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Buying a home is the biggest financial decision most people will ever make, and it can be a stressful time whether you have money to burn or not.

Buying a home is the biggest financial decision most people will ever make, and it can be a stressful time whether you have money to burn or not.

We’re hoping to buy our first home in the new year and people keep telling us that it’s a really good time to get a mortgage because interest rates are low. Apart from my student loan I’ve never really borrowed money before and I’m not sure how all this mortgage stuff works. My partner is from overseas so he’s not very clued up on the New Zealand system and we’re both a bit freaked out at the thought of signing up to 25 years of debt! I feel like I’ve done heaps of research about what to look out for when you’re buying a house, but when it comes to banks, I’m a bit lost. What do we need to look out for when we’re shopping for a mortgage and who can help us?

Money is the number one thing on most people’s minds when it comes to buying a property. Buying a home is the biggest financial decision most people will ever make, and it can be a stressful time whether you have money to burn or not.

Since most of us fall in the latter category, much of the information around money when you’re buying a house is geared towards preparing you for questions that financial institutions will ask you. The first thing a financial institution is likely to ask you is how much deposit you have. Most lenders expect first-home buyers to have at least 20 per cent of the amount they want to borrow.

With the average New Zealand house price now at $550,000, that means you’ll need to show that you’ve saved $110,000 if you want to buy a property at that price. They’ll also ask you how much you earn and how much you spend, along with details about any other debts or loans you might have.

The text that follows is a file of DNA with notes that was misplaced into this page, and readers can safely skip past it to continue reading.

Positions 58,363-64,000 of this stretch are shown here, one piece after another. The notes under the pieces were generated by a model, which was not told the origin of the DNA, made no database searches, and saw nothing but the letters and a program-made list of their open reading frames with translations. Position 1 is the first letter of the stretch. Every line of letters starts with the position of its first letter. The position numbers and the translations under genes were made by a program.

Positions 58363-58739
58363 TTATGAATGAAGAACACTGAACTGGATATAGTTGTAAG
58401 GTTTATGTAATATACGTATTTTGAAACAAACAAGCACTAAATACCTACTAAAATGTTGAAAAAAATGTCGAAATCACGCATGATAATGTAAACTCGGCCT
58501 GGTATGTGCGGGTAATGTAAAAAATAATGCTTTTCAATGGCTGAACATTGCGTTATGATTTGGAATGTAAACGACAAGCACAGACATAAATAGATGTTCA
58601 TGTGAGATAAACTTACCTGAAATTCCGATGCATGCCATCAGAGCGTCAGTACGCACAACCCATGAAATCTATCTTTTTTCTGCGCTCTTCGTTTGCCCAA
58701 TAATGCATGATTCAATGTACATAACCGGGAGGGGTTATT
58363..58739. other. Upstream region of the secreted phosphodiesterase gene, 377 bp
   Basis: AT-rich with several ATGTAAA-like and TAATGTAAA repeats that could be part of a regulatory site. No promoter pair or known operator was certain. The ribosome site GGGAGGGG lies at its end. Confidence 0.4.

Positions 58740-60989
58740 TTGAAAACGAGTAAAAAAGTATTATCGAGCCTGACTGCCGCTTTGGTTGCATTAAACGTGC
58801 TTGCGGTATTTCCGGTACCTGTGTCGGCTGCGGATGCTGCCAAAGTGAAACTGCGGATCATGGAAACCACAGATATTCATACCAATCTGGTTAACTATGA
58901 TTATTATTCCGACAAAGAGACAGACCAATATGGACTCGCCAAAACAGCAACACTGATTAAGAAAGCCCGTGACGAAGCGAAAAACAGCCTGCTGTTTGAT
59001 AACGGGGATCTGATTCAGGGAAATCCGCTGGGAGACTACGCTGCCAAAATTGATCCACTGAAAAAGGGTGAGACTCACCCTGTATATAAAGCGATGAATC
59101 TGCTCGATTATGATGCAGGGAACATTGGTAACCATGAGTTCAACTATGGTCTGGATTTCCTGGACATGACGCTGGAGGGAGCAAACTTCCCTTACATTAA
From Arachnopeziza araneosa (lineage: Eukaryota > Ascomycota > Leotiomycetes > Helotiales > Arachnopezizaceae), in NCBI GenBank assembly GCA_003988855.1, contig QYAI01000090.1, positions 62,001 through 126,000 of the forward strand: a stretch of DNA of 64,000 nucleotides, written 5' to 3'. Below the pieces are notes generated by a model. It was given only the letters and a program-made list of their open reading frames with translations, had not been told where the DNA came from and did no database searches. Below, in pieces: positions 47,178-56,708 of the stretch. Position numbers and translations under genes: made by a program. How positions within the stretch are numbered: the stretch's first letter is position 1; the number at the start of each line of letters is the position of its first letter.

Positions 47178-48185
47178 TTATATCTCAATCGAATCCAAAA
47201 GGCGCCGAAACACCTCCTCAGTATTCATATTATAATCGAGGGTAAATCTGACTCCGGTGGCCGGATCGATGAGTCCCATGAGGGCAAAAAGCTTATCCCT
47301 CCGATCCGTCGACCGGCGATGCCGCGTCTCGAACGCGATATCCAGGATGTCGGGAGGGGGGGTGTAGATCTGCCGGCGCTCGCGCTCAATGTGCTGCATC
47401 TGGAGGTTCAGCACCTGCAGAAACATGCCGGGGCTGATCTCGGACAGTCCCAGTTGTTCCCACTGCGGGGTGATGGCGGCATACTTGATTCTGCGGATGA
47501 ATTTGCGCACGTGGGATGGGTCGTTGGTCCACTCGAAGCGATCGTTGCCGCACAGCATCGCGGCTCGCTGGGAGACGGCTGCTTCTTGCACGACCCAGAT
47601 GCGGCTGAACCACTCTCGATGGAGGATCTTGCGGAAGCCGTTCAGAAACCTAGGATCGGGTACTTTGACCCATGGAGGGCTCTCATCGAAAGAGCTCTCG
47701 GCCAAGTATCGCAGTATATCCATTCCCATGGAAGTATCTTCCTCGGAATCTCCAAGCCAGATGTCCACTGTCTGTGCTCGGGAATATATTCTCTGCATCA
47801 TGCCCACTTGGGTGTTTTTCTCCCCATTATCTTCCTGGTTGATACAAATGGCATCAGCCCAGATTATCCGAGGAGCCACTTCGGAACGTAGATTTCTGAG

While the bank needs to make sure you’re a safe risk, there are two sides to this relationship. It’s important that you feel confident about what you’re signing up to before you commit. If you’ve got your deposit tucked away and you’re seriously looking for somewhere to buy, it’s a good idea to start shopping for a mortgage before you need one. The home-buying process can move fast, and it makes things much easier if you’ve already got a lender on side. This is known as pre-approval and it can take a lot of the uncertainty out of knowing what you can afford.

Your first question – after how much they will let you borrow, and what the interest rate will be – should be about fees: what will you have to pay for taking out this mortgage? For example, will you have to pay a low-equity fee if you have less than 20 per cent deposit? Will there be any penalties if you pay off a chunk of the mortgage early? Can they waive your normal account fees if you take out a mortgage?

Kevin Lampen-Smith: "The lender or a mortgage broker should be able to explain all the pros and cons of these different loan types, including how they'll affect your payments and the total amount you'll have to pay."

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Kevin Lampen-Smith: “The lender or a mortgage broker should be able to explain all the pros and cons of these different loan types, including how they’ll affect your payments and the total amount you’ll have to pay.”

Sometimes a lender may want to loan you more than you’re comfortable paying out of your weekly income. Remember that you must be able to afford the repayments and you don’t have to borrow up to your highest limits if you don’t want to. Ask what the best way is to structure the mortgage based on your circumstances, and whether this is flexible if things change. For example, are you better off with a table loan (where you sign up to make regular payments for a set term up to 30 years), or will you be able to pay it off faster if you have a revolving credit loan or offset mortgage? Also, will you still be able to afford the mortgage payments if the interest rate goes up? If the property needs a lot of renovation work to become liveable, could an interest-only loan work?

The lender or a mortgage broker should be able to explain all the…………….

Continue reading this article at the original source from Stuff.co.nz

 

 

 

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